This brings back so many memories…
Early internet users communicated with each other via Bulletin Board Systems, or BBS. Popular in the 1980s and early 1990s, these digital hubs allowed users to dial-up on a modem and chat on public message boards or through private chats, play text-based games, and even transfer files, from computer art to cracked software.
Pirated software, known as “warez,” was accompanied by ANSI art—a form of flashy hacker graffiti that credited the software crackers responsible for providing the illicit files. Eventually, ANSI art became its own subculture, with computer artists competing to develop new fonts and imagery in all its 8-bit glory.
A new documentary, The Art of Warez, directed by artist and filmmaker Oliver Payne in collaboration with one-time ANSI artist Kevin Bouton-Scott, dives into this world of warez and ANSI art. Payne told Motherboard that he met Bouton-Scott while teaching a course on video games at ArtCenter in Pasadena, California. The former ANSI artist schooled Payne on warez and ANSI subculture.
“Whilst graffiti exists illegally on private and public property, ANSI originally existed on (and to take credit for) illegally pirated software,” Payne said. “As they are criminal activities, both require anonymity and the use of a tag name to achieve notoriety within the scene. The best artists create fresh fonts using crazy color combinations and go hard to make as many dope ANSIs as they can. It’s totally hacker graffiti and the folk art movement of the proto cyber crime scene.”
Bouton-Scott said that ANSI art still feels mysterious to him after all these years. A graffiti artist as a kid, his transition into the ANSI scene felt completely natural to him.
“We were all completely obsessed with this stuff, going to enormous lengths to make the artwork and get the art packs together, trying to get good reviews in the electronic magazines that would write about all the latest work,” Bouton Scott said.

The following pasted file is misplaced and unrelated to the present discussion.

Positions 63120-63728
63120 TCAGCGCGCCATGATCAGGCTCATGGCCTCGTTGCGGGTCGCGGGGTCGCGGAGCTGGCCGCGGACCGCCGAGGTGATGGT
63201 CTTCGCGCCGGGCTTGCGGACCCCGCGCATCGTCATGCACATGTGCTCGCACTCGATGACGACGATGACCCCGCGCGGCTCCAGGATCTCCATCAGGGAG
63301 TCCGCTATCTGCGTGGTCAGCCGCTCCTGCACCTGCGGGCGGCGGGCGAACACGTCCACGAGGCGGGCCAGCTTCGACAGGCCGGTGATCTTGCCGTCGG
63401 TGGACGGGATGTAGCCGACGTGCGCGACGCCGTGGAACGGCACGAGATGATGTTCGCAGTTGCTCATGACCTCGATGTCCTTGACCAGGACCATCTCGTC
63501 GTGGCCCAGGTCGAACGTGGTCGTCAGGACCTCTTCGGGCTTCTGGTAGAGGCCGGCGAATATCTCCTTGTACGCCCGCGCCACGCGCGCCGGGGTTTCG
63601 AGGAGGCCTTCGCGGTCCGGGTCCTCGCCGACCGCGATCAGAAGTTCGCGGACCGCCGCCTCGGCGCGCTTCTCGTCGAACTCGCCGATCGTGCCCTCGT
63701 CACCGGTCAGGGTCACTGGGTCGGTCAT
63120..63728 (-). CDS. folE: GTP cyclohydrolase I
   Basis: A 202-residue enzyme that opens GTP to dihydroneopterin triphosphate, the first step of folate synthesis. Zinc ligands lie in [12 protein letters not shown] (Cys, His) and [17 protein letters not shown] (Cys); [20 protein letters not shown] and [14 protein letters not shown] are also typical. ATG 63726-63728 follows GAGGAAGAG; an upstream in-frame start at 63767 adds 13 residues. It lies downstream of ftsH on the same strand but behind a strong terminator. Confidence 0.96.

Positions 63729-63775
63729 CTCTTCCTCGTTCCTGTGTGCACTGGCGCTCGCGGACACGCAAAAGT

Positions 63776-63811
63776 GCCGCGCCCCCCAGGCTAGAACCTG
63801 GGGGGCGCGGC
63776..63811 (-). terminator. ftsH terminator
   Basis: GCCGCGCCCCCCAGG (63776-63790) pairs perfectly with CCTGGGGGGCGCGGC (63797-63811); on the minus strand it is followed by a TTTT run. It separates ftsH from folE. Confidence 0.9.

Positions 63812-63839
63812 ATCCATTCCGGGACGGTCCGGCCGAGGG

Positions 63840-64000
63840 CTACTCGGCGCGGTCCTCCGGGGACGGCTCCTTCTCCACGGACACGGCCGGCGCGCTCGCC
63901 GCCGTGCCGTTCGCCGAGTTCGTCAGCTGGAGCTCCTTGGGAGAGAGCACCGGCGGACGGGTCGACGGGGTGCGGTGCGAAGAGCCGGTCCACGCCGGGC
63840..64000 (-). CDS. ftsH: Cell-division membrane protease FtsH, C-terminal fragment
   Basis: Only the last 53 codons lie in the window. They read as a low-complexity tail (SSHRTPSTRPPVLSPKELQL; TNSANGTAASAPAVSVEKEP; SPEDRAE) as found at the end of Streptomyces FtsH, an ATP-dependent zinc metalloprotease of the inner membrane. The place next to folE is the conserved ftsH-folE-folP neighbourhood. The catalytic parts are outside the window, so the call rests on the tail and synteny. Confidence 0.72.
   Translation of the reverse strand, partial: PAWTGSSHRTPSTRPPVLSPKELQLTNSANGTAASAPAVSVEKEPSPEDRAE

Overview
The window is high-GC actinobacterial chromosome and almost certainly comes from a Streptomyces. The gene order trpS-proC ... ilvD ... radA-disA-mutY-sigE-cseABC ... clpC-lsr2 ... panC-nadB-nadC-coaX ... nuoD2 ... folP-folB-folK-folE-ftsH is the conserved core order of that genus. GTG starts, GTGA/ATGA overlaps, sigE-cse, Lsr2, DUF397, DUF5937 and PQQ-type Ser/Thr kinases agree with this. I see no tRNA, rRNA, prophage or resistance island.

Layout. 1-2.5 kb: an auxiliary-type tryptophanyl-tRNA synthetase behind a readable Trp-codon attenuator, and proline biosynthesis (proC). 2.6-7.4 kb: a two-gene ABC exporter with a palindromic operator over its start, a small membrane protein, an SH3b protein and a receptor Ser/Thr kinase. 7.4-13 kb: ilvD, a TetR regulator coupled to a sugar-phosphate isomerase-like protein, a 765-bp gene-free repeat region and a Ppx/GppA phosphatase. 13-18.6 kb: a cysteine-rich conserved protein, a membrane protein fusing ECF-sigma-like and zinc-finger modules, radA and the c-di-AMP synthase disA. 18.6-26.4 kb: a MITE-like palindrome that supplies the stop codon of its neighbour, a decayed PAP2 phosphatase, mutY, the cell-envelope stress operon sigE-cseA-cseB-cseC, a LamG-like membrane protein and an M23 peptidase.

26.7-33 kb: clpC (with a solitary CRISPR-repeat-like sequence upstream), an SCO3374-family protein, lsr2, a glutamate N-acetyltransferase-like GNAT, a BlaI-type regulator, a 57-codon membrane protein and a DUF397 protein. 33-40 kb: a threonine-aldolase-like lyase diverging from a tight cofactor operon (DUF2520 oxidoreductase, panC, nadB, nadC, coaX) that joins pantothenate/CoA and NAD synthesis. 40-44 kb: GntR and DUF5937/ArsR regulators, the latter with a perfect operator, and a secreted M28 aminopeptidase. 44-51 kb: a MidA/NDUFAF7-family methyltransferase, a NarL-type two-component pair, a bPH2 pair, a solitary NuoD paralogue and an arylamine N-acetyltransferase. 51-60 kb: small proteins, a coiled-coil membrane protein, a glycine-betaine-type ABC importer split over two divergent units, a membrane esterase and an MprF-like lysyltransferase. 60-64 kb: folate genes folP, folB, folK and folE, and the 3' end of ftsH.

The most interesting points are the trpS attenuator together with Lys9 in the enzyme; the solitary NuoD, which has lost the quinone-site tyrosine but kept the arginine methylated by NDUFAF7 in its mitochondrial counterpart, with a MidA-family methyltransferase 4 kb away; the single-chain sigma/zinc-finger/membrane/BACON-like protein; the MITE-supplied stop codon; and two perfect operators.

Payne thinks it’s remarkable that something so cool could remain virtually unknown. Bouton-Scott noted that many ANSI artists, who were also into coding and making VGA graphics and demos, later became graphic designers and likely influenced the look of the early web.
“As youth subcultures go, this might be the best one,” Payne said. “It combines so many wonderful things—hacking, video games, graffiti, freedom of information, fantasy art, mecha anime, anarchist literature, comic book monsters, [phone] phreaking.”
Bouton-Scott said the digital archivist Jason Scott, who works for the Internet Archive, teamed up with RaD MaN, founder of the ANSI group ACiD, to create a database of the art packs that still existed in the early 2000s. They are now available for download on Scott’s website, textfiles.com.
For Bouton-Scott, the ANSI scene has no contemporary parallel. But if there were one, he believes it would be comprised of teenagers, as social media for “creative adults” is dominated by entrepreneurialism, branding, and self-commodification.
“The ANSI scene was quite the opposite of this,” said Bouton-Scott. “It was a self-contained labor of love, pro-crime, anti-copyright, facilitating the very real need of free-software for young computer users.”
The Art of Warez, produced by safecrackers x somesuch, premieres online today (July 31) at SafeCrackers.